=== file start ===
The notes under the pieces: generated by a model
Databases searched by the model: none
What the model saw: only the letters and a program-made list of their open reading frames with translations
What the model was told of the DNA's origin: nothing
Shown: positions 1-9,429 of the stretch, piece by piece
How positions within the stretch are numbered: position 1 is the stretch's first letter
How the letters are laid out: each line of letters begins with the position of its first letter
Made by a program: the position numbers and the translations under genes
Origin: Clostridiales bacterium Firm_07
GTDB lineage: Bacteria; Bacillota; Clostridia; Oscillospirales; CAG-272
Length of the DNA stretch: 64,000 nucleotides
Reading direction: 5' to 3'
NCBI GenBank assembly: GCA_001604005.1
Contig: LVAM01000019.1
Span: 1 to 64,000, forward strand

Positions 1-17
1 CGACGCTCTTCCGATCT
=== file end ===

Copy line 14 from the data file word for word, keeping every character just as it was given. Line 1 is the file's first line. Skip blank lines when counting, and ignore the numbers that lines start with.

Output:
Contig: LVAM01000019.1